- The truly amazing Numbat remains perhaps one of the least known of all marsupials. The remarkable creature also goes by the other common names of the walpurti or the noombat. This fascinating animal further bears the somewhat cumbersome scientific name of Myrmecobius fasciatus.
- However, regardless of the name one calls it by, it represents a most unusual animal in several ways. First of all, it represents one of the few known marsupials to have an entirely insectivorous diet. The great majority of its related species feed as either herbivores, carnivores, or omnivores.
- Secondly, this incredible mammal distinguishes itself from similar species in yet another manner. In this instance, this occurs in regards to its pattern of activity. That’s because the marvelous Numbat remains the only known marsupial in the world to have a completely diurnal pattern of behavior.
- This surprising animal first became known to Europeans in 1831. At that time, it inhabited a comparatively broad natural range. Unfortunately, however, that no longer remains the case. It currently only inhabits a highly restricted and limited range, constituting only a fraction of its previous territory.
- Quite fortunately, its remaining native habitat range encompasses two protected locations. This offers the surviving individuals a measure of protection. In addition, a few individuals have also been reintroduced into a few small reserves. Due to these factors, the IUCN currently list the animal as Endangered.
Numbat Physical Description
While the awesome Numbat certainly is amazing, the fascinating animal does not earn this consideration due to its physical size. That’s because the mammal actually ranks as a comparatively small variety of marsupial. It also displays a moderate degree of sexual dimorphism. In its case, this presents itself in the fact that females attain a slightly smaller average weight than the males of the astounding species.
However, despite the difference in weights, both genders of the Numbat attain roughly the same body length. That remains true due to the fact that both sexes reach a maximum body length of about 11.4 in (29 cm). Further, the tail adds an average of 6.5 in (16.5 cm). Yet the males of this species typically weigh roughly 1.3 lb (0.59 kg). But, exceptional males may weigh up to 1.66 lb (0.75 kg). Meanwhile, females average 1.05 lb (0.48 kg), with exceptional individuals weighing as much as 1.49 lb (0. 68 kg).
Yet, the colors vary significantly between individuals of both genders. These range from reddish-brown to a soft gray color. In addition, a region of dark red appears of the upper back. An obvious black stripe also extends from the sharply pointed muzzle to the base of the ears. Oddly, a series of white stripes also cross its hindquarters. These range in number from 4 – 11, depending on the individual. The underbelly of the animal displays either a light gray or a cream color. The tail has a covering of long grayish-white fur.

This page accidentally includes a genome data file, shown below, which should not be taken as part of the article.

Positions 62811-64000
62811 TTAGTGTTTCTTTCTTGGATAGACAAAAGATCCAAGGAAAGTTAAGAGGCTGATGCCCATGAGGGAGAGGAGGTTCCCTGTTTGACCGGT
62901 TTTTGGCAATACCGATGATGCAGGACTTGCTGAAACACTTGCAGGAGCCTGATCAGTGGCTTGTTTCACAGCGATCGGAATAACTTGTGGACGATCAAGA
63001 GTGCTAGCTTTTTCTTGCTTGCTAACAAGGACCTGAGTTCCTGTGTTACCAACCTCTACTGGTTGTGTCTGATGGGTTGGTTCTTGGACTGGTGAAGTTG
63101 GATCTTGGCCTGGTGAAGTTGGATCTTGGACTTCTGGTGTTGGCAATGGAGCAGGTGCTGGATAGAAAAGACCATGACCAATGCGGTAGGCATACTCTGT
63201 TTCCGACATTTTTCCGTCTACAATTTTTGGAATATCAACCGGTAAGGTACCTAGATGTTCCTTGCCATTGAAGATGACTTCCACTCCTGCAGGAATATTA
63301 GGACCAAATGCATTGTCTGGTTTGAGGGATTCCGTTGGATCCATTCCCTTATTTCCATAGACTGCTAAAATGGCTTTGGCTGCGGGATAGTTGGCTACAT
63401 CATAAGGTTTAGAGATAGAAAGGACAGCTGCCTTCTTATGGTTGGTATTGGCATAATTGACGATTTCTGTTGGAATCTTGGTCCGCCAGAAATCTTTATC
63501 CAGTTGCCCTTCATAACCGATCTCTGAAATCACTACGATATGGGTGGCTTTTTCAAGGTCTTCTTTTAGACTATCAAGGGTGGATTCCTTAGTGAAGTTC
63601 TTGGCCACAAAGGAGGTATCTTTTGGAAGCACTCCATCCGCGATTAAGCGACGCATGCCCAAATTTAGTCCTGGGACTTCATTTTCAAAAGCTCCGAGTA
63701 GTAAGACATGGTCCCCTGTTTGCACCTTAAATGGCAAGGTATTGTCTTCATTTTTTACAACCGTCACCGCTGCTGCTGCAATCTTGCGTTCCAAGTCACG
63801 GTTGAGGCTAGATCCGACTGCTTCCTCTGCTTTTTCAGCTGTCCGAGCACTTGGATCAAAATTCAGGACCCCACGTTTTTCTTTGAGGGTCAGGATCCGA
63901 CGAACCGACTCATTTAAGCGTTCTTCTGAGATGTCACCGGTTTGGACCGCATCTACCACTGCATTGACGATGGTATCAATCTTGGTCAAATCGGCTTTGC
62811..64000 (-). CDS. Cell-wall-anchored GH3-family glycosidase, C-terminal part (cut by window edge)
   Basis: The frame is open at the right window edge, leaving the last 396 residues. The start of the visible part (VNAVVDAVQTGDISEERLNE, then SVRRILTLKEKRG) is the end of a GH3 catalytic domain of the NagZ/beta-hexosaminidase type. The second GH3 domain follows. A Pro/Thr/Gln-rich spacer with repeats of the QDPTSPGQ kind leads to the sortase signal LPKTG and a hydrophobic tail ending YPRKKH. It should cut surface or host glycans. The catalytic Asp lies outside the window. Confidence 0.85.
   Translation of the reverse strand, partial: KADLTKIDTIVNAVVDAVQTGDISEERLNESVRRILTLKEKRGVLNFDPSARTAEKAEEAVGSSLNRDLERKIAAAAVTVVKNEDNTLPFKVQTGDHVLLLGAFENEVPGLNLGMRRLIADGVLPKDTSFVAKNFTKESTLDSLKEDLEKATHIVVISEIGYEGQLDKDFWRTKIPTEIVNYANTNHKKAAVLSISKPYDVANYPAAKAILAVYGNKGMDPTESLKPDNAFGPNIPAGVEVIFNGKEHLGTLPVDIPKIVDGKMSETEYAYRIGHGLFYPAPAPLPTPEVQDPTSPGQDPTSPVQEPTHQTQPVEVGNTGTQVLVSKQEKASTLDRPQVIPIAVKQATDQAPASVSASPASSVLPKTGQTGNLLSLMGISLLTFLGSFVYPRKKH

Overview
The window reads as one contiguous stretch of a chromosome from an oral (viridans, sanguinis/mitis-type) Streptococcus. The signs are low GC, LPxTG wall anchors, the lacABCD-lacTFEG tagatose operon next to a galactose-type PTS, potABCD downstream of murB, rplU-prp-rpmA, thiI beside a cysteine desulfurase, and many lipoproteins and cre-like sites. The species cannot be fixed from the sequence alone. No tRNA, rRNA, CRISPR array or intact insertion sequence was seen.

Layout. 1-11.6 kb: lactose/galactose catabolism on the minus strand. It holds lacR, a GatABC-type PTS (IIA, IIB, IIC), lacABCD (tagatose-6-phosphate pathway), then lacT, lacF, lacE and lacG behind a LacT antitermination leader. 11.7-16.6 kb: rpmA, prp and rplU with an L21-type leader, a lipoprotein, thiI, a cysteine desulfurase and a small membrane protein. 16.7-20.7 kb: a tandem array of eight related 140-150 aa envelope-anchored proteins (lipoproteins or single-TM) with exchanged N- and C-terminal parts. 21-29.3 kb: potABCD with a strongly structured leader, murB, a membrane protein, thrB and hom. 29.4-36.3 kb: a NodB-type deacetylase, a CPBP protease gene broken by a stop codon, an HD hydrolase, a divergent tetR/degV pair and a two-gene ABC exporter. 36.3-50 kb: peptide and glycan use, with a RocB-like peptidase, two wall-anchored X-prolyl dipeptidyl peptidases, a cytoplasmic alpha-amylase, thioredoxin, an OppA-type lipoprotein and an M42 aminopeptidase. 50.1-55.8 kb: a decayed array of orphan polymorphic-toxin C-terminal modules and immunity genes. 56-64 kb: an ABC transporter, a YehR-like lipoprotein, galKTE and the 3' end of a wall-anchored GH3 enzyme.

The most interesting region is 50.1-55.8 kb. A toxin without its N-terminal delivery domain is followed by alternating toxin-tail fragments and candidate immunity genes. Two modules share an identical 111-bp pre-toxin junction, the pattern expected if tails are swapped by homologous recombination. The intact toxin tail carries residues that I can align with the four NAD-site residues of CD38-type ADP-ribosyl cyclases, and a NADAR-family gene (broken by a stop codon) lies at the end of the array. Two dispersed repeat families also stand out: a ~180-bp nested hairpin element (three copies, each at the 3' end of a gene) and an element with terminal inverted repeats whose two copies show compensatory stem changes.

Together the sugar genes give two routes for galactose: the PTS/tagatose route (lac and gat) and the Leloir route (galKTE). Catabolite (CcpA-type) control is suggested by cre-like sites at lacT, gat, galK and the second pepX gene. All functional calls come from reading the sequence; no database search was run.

- Kingdom: Animalia
- Phylum: Chordata
- Class: Mammalia
- Order: Dasyuromorphia
- Family: Myrmecobiidae
- Genus: Myrmecobius
- Species: M. fasciatus
Numbat Distribution, Habitat, and Ecology
Perhaps most notably, the wonderful Numbat, quite sadly, now inhabits only a fraction of its original native range. Prior to European discovery and habitation of the continent, it thrived throughout much of Australia. Now, however, its territory consists solely of two protected areas in the western regions, and several preserves. These latter locations remain quite widely scattered through the west and south parts of the continent, as well as one located in New South Wales.
Prior to the human-caused reduction of its range, the remarkable Numbat lived mainly in regions of grasslands and both arid and semi-arid woodlands. Now, however, it only lives in areas of eucalyptus woodlands. Further, even there it inhabits an extremely specific altitude range. This holds true due to its presence being restricted to protected areas. These all have an altitude measuring roughly 1,040 ft (317 m). This further consists of extremely moist forest regions.
Since it remains solely active during the day, the Numbat typically spends its night in yet another highly specific location. This consists of fallen hollow logs. Herein, the animal studiously avoids the majority of its natural predators, mainly consisting of foxes and large birds. It itself, in an unusual trait among its related species, feeds exclusively on termites. This further restricts its habitat range to locations with a large presence of this insect, since each individual consumes an average of 20,000 termites per day.
Species Sharing Its Range
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